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Author Topic: Volumetric efficiency  (Read 2263 times)

Offline lemming303

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Volumetric efficiency
« on: May 21, 2010 - 08:08:24 PM »
So what is a typical VE for a performance motor? I downloaded an app for my iphone called "carbulator" and one of the fields is VE. I understand what it is (I think) but I don't know what a good number is. How hard is it to get a 100?
Kevin

73 Challenger Rallye - first project

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Volumetric efficiency
« on: May 21, 2010 - 08:08:24 PM »



Offline 72bluNblu

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Re: Volumetric efficiency
« Reply #1 on: May 21, 2010 - 08:13:11 PM »
Difficult. Typical ratings are usually between 80 and 100, but my understanding is that most street engines usually fall between 90 and 95 in good tune and condition. 

Offline 73EStroker

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Re: Volumetric efficiency
« Reply #2 on: May 21, 2010 - 08:14:53 PM »
Chuck Senatore (Mopar Engine Authority) says that we should use 0.85 when calculating for carburetor size. I believe 1.00 is for those high end dragster motors running blowers etc.
Barry (Salmon Arm)

Offline Marquis_Rex

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Re: Volumetric efficiency
« Reply #3 on: May 21, 2010 - 08:56:00 PM »
According to the Chrysler engineering report I have from the 1960s- the 426 DOdge Hemi achieved a peak VE of 90%.
An RB wedge I would estimate as lower than that- say 85%.On the other hand- if you're using good flowing cylinder heads like modern Edelbrock RPMs or xtremes , an Indy may be, that flows close to 300 CFM at peak lift (original 426 hemi flowed about 270 CFM) rather than the 230 or so of the 906 cyl heads, assume 90% +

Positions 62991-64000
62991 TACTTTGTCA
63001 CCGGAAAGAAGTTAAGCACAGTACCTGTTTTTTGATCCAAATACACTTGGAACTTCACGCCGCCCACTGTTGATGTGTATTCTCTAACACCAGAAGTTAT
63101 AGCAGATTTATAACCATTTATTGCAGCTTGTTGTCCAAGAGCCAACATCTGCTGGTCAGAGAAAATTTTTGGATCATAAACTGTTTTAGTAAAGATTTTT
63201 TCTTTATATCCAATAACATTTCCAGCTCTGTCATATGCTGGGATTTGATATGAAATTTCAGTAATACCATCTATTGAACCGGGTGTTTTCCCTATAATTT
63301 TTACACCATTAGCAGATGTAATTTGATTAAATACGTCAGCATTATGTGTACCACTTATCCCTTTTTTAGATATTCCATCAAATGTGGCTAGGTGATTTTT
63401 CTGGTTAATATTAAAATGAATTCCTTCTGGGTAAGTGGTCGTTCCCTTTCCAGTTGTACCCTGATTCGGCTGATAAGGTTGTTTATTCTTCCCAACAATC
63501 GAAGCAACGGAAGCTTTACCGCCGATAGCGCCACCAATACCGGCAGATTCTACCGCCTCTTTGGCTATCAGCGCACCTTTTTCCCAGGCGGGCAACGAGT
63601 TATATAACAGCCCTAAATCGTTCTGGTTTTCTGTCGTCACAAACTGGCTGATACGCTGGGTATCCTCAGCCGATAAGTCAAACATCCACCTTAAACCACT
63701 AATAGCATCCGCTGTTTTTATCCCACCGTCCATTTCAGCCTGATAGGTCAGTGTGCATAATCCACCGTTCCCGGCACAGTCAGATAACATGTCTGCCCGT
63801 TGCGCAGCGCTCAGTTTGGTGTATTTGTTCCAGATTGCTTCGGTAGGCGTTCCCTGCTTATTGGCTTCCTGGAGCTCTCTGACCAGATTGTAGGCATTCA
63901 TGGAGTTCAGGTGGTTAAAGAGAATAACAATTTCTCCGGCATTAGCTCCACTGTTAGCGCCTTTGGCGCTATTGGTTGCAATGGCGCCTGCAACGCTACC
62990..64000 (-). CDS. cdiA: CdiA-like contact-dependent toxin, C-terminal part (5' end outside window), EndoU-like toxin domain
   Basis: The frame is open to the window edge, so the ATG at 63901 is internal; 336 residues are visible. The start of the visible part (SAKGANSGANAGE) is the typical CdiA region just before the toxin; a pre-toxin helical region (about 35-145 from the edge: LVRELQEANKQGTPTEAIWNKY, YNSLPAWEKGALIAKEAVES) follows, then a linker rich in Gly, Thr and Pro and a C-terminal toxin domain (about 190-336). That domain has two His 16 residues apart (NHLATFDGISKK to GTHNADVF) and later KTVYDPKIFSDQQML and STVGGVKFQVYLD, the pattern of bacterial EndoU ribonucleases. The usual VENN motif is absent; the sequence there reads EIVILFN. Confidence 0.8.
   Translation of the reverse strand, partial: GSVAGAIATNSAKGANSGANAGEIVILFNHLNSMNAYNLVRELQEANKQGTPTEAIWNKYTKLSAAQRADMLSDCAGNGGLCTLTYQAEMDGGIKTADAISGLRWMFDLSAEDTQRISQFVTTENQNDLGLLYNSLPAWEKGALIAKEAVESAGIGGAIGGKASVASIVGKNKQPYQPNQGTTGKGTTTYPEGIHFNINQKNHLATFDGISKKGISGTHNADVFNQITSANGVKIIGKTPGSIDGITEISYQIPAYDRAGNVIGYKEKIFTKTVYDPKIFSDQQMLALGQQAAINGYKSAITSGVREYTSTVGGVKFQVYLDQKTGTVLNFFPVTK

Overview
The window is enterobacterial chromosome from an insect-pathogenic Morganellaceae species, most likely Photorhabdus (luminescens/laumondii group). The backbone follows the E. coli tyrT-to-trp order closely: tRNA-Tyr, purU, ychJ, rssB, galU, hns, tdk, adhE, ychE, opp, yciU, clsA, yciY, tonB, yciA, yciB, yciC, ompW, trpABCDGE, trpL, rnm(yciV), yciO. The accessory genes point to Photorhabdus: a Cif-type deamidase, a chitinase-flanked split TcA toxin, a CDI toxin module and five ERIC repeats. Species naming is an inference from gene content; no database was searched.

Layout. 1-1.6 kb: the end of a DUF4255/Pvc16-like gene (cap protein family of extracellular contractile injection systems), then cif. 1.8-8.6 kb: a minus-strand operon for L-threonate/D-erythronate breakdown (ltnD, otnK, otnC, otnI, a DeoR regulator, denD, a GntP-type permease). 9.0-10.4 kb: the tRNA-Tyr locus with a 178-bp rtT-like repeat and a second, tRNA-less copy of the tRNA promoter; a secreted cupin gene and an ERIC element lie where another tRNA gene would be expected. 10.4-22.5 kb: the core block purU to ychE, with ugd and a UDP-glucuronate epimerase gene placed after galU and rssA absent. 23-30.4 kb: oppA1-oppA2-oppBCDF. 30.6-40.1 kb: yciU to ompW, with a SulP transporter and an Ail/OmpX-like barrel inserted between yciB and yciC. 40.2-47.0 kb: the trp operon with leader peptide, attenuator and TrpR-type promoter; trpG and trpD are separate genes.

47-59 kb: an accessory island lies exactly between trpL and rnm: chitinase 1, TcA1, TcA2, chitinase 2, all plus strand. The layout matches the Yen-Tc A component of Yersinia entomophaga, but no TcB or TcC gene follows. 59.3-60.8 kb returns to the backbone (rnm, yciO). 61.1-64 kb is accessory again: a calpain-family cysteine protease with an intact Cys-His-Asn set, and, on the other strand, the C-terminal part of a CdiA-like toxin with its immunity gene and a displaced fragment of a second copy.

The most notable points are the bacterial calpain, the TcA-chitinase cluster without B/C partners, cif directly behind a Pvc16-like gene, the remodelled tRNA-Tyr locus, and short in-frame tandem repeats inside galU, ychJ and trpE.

A modern engine, such as some of the engines I have been involved in the design of:
Jaguar AJV8 = 95-97%

Aston Martin V8 Vantage= 98%

Jaguar AJV6 3 litre= 101%

BMW S54 M3= 106%

Jaguar AJV8 supercharged= 140-150 %

1970 Dodge Challenger 440 R/T
1995 Porsche 911 turbo (993)
1982 BMW 323i "E21"
2003 Dodge Ram 1500 4x4
2000 Jaguar "X308" XJR
1993 Mercedes 400E
1964 MCI MC-5 coach 'RV'

Online Chryco Psycho

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Re: Volumetric efficiency
« Reply #4 on: May 22, 2010 - 01:06:09 PM »
I have heard that the race engines with a large cam can go past 100% at higher rpm without supercharging as long as the exhaust is scavenging efficiently

Offline quagmire

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Re: Volumetric efficiency
« Reply #5 on: May 22, 2010 - 01:42:57 PM »
 :iagree:

A lot of modern engines are capable of 100% or more in naturally aspirated form.  Multi valve heads, direct injection, high compression, and variable cam timing all contribute to this.  I know the new 5.0L is capable of 110% VE at peak torque, and it's NA.  The Hemi and LS series engines are also pretty darned efficient.  Gotta love modern technology!

Offline moper

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Re: Volumetric efficiency
« Reply #6 on: May 22, 2010 - 07:29:36 PM »